What has a pencil-shaped robot taught scientists about the world’s widest glacier?

This pencil-shaped robot is giving scientists their first look at the forces eating away at the Thwaites glacier.
This pencil-shaped robot is giving scientists their first look at the forces eating away at the Thwaites glacier. Copyright Schmidt/Lawrence/Icefin/NASA PSTAR RISE UP via AP
Copyright Schmidt/Lawrence/Icefin/NASA PSTAR RISE UP via AP
By Lottie Limb with AP, Reuters
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Crevasses ‘like a set of sugar cubes’ and sea anemones: Here's what scientists saw at Thwaites Glacier.


Scientists have got their first close look at what’s eating away at the world’s widest glacier.

A pencil-shaped robot was used to approach Antarctica’s Thwaites ice shelf, nicknamed the ‘Doomsday Glacier’ because of its massive melt and sea rise potential.

The four-metre-long device swam past the grounding line where the ice meets the sea to a ‘shimmering’ spot under Thwaites. At this point, “it’s melting so quickly, there’s just material streaming out of the glacier,” says polar scientist Britney Schmidt.

Before, scientists had no observations from this critical part of Thwaites, an ice giant roughly the size of Florida. It could cause seas to rise by 65 centimetres if it all melts - though that’s unlikely to happen for hundreds of years.

But with the ‘Icefin’ robot lowered down a 587-metre hole, they saw how important crevasses are in the fracturing of the ice. This takes the heaviest toll on the glacier, even more so than melting.

“That’s how the glacier is falling apart. It’s not thinning and going away. It shatters,” says Schmidt from Cornell University, lead author of one of two new studies published in the journal Nature.

The International Thwaites Glacier collaboration - a €47 million multi-year international research effort - has got both good and bad news from its latest expedition.

How fast is the Thwaites Glacier melting?

The melting of Thwaites is dominated by what’s happening underneath, where warmer water nibbles at the bottom.

The researchers watched this warmer water making its way into crevasses and other openings known as terraces, causing sideways melt of 30 metres or more per year.

"Warm water is getting into the weakest parts of the glacier and making it worse," Schmidt says. "That is the kind of thing we should all be very concerned about.”

The other paper's findings showed about five metres per year of melt near the glacier's grounding line. That’s less than what the most aggressive thinning models previously predicted.

Why is glacier retreat worse than melting?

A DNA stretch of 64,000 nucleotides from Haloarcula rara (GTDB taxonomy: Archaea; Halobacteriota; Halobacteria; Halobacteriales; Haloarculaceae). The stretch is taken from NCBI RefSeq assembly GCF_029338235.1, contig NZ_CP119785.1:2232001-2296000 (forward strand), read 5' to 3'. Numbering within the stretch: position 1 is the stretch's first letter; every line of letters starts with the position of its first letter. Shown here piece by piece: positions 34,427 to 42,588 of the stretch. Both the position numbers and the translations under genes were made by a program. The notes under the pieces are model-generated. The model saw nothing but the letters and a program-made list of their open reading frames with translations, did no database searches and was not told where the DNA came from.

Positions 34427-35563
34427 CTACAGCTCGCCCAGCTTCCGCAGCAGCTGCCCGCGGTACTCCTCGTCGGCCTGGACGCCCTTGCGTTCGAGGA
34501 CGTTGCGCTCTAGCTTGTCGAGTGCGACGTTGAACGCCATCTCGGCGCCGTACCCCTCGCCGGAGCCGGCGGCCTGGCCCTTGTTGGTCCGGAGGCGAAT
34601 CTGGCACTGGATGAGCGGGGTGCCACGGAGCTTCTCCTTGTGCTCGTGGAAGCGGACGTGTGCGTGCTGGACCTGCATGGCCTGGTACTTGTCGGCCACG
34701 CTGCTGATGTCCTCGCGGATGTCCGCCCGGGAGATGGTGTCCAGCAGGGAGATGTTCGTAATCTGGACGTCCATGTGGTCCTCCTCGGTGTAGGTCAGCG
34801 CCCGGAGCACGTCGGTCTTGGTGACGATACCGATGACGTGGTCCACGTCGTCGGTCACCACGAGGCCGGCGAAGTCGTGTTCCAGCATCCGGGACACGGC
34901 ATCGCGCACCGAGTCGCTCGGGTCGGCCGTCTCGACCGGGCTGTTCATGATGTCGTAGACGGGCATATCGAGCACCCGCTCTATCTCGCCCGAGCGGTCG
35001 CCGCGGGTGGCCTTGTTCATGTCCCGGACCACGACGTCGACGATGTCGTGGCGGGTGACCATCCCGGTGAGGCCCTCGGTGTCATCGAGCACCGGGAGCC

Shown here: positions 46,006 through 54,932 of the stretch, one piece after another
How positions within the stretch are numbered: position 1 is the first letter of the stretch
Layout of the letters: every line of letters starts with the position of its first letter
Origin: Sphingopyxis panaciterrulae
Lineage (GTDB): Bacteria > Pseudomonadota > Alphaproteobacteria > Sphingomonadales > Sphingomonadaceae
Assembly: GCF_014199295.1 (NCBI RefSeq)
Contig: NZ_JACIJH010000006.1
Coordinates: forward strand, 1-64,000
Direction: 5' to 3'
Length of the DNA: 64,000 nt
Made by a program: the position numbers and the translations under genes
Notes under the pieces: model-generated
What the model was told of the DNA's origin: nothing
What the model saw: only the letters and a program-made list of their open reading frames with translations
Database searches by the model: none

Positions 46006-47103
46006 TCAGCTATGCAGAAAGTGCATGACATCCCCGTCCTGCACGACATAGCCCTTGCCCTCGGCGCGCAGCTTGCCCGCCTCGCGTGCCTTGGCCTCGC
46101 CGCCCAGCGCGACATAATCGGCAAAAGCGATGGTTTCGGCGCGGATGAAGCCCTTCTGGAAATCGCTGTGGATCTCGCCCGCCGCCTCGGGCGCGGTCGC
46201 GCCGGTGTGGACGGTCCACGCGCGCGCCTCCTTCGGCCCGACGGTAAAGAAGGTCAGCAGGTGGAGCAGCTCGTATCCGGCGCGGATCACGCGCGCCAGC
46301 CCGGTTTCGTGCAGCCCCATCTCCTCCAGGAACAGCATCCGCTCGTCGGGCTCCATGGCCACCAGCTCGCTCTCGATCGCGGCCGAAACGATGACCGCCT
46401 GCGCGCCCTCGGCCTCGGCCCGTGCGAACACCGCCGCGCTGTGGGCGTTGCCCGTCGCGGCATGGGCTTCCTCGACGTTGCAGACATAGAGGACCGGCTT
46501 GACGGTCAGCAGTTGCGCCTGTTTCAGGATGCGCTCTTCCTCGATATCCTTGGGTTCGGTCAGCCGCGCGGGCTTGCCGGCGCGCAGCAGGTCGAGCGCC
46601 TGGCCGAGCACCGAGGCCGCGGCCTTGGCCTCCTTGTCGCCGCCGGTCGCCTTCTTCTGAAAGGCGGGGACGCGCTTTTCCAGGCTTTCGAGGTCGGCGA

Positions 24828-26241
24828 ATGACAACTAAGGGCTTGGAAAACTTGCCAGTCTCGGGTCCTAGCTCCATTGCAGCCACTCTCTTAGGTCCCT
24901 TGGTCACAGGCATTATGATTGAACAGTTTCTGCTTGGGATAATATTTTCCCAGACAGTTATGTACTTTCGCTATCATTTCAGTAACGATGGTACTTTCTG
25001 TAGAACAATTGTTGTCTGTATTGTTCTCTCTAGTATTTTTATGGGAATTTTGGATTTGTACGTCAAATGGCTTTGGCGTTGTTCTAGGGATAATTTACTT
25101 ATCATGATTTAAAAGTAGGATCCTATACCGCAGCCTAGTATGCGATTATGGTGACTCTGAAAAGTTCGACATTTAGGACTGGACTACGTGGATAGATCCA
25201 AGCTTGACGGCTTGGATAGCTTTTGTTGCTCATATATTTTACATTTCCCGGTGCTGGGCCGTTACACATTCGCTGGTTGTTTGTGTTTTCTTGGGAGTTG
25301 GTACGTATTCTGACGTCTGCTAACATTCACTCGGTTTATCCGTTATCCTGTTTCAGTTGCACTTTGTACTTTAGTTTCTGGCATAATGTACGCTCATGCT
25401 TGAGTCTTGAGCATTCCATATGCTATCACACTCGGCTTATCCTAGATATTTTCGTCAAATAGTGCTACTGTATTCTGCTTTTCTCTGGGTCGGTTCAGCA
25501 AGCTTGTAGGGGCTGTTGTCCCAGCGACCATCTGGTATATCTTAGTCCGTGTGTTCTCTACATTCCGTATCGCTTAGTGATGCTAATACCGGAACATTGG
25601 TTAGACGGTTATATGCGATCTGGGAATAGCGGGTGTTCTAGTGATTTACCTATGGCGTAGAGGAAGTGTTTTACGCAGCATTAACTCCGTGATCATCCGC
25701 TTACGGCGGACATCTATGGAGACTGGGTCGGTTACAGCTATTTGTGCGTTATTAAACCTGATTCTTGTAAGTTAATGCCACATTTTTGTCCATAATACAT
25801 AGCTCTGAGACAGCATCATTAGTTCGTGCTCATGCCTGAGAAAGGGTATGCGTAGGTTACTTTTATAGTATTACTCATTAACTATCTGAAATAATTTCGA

Dichek/Icefin/ITGC via AP
A robot nicknamed Icefin is deployed at Thwaites glacier in Antarctica in January 2020.Dichek/Icefin/ITGC via AP

So, the good news: Much of the flat underwater area the scientists explored is melting much slower than they expected.

The bad news: That doesn't really change how much ice is coming off the land part of the glacier and driving up sea levels, says Peter Davis, an oceanographer at British Antarctic Survey.

Glacier retreat is a much bigger problem than melting, he explains. The more the glacier breaks up or retreats, the more ice floats in water. This ice adds to the overall water level by displacement, just as ice added to a glass of water raises water level.

And more bad news: This is from the eastern, larger and more stable part of Thwaites.

Researchers couldn’t safely land a plane and drill a hole in the ice in the main trunk, which is breaking up much faster. The surface over there “is so messed up by crevasses it almost looks like a set of sugar cubes,” says Paul Cutler, the Thwaites programme director for the National Science Foundation.

Our better understanding gives us some time to take action to slow the pace of sea level rise.

Though it’s an incomplete picture, Ted Scambos of the National Snow and Ice Data Center says the results add to our understanding of how Thwaites is diminishing.

“Unfortunately, this is still going to be a major issue a century from now,” he says. “But our better understanding gives us some time to take action to slow the pace of sea level rise.”


Scientists find sea anemones under Thwaites

When the skinny robot wended its way through the hole in the ice - made by a jet of hot water - the cameras showed not just the melting water, the crucial crevasses and seabed. It showed critters, especially sea anemones, swimming under the ice.

“To accidentally find them here in this environment was really, really cool,” Schmidt says. “We were so tired that you kind of wonder like, ‘am I really seeing what I’m seeing?’ You know because there are these little creepy alien guys (the anemones) hanging out on the ice-ocean interface.

“In the background is like all these sparkling stars that are like rocks and sediment and things that were picked up from the glacier,” Schmidt adds. “And then the anemones. It’s really kind of a wild experience.”

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